The settlement was approved late July, reported Axios, adding that the deal involves much more than the payout to women who worked for the company. Women in the industry have spoken on social media and in the press about instances of physical, verbal and emotional abuse, of difficulties getting promoted or being treated as inferior to male colleagues, but their complaints typically fell on deaf ears – until now.
The Class Action
The class action lawsuit, which was first filed in 2018, accuses the League of Legends publisher of endemic gender-based discrimination. The plaintiffs described numerous instances of male employees grabbing their crotches, air humping and discussing, through email, what it would be like to "penetrate" women working at the company.
According to court documents, “like many of Riot Games’ female employees, Plaintiffs have been denied equal pay and found their careers stifled because they are women. Moreover, Plaintiffs have also seen their working conditions negatively impacted because of the ongoing sexual harassment, misconduct, and bias which predominate the sexually-hostile working environment of Riot Games.” Further, the elite game maker violated California’s Equal Pay Act and law against gender-based discrimination at the workplace.
Back in 2018, the video game website and blog Kotaku investigated Riot Games’ culture of sexism. From 28 current and former employees, including Jessica Negron, one of the two plaintiffs in the lawsuit, Kotaku found that:
- Riot’s so-called “bro culture” inspires and, in some instances, rewards behavior that disadvantages women.
- The 2,500-employee games company, which is 80% male, regularly turned down female applicants for not fitting the company’s image of “core gamers.”
- Riot’s obsession with “culture fits” reinforced a culture that hired and promoted aggressive male personalities and disadvantaged and harmed female recruits and employees
- Many sources called out their colleagues’ sexist behavior, but their complaints were brushed aside or used to thwart their careers.
Both plaintiffs said they want to stop Riot’s alleged practice of paying men more than women who are fulfilling the same job role, promoting men into more superior roles more frequently than women, and demoting women who had similar qualifications as well-compensated men. Further, the lawsuit is intended to prevent Riot from “creating, encouraging, and maintaining a work environment that exposes its female employees to discrimination, harassment, and retaliation on the basis of their gender or sex.”
Plaintiff Negrón told Axios that, "My hope is that this serves as a wake-up call for the whole industry…We've set a precedent that the sexist behaviour that runs rampant at gaming companies is unacceptable and, when companies are unwilling to address it themselves in a meaningful way, women have options to get justice."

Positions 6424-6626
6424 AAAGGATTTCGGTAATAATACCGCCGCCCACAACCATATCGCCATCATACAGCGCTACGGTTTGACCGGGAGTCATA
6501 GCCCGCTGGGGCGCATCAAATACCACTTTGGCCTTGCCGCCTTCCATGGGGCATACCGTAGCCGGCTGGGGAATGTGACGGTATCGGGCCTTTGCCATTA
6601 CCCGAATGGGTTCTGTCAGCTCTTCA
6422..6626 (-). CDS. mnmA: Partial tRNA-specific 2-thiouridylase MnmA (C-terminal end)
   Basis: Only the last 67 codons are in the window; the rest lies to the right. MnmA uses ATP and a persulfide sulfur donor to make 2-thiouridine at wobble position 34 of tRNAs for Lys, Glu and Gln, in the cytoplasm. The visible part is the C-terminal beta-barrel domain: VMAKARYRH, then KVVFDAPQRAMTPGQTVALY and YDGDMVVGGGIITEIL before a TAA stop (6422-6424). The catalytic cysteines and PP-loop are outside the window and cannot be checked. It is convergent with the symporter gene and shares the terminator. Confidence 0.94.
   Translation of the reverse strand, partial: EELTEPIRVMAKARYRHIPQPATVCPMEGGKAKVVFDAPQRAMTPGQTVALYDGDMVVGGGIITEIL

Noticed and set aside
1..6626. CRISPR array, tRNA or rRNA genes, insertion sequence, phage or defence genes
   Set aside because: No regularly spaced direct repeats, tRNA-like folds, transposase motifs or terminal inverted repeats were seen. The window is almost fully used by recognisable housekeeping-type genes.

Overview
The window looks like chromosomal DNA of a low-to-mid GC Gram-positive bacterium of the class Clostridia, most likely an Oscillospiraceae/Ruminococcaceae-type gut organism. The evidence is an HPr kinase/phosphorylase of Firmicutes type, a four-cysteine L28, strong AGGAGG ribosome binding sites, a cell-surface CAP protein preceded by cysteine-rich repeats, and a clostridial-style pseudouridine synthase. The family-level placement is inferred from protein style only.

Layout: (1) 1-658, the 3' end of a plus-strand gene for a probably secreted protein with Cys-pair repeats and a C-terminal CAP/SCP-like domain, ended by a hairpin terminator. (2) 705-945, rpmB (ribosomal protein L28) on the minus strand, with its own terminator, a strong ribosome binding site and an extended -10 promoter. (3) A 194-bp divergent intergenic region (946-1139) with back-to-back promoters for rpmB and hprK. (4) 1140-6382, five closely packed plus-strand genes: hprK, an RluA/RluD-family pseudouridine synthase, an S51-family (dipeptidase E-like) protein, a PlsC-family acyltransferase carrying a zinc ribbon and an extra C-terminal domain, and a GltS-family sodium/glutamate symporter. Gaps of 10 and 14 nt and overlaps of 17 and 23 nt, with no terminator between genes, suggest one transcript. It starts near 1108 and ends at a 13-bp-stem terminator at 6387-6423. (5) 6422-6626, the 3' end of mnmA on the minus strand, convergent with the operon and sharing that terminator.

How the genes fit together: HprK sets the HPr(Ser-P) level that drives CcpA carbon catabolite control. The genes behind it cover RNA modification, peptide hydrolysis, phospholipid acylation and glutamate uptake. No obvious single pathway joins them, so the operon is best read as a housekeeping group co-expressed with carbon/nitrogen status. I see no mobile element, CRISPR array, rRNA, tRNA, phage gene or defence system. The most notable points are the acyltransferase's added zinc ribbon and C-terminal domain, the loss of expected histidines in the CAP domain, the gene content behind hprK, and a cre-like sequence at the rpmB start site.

The complaint reached a preliminary settlement for $10 million, before the California Department for Fair Employment and Housing objected and pushed for a larger settlement (up to $400 million. They argued that the deal contained an "overly broad" release of all the claims in exchange for "minimal benefits," and became involved in the case in the summer of 2020. The $100 million was agreed upon in December 2021.
The Settlement Terms
Women eligible for the settlement will receive notification by the end of August, according to the court's schedule. They will have until the end of October to opt out, with payments to follow.
The California Department of Fair Employment & Housing issued a press release stating:
A hearing on a final approval of the settlement is set for Dec. 1. According to the terms of the settlement, a nonreversionary cash fund of a minimum of $80 million will go to approximately 1,065 female Riot employees and about 1,300 temporary contract workers. The settlement covers a class period from Nov. 6, 2014, through Dec. 21, 2021.
As part of the injunctive relief provisions in the consent decree, Riot Games will analyze pay equity and make any appropriate pay adjustments to benefit female workers and create job opportunities to benefit temporary agency contract worker applicants, and undergo an independent expert analysis and independent monitor audit to see whether supplemental workplace improvements are recommended.
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There will be a $6 million cash reserve set aside each year for three years to address the injunctive relief provisions, except for the third-party independent expert and monitor, according to the settlement terms.
The case is Melanie McCracken et al. v. Riot Games Inc., case number 18STCV03957, in the Superior Court of California, County of Los Angeles.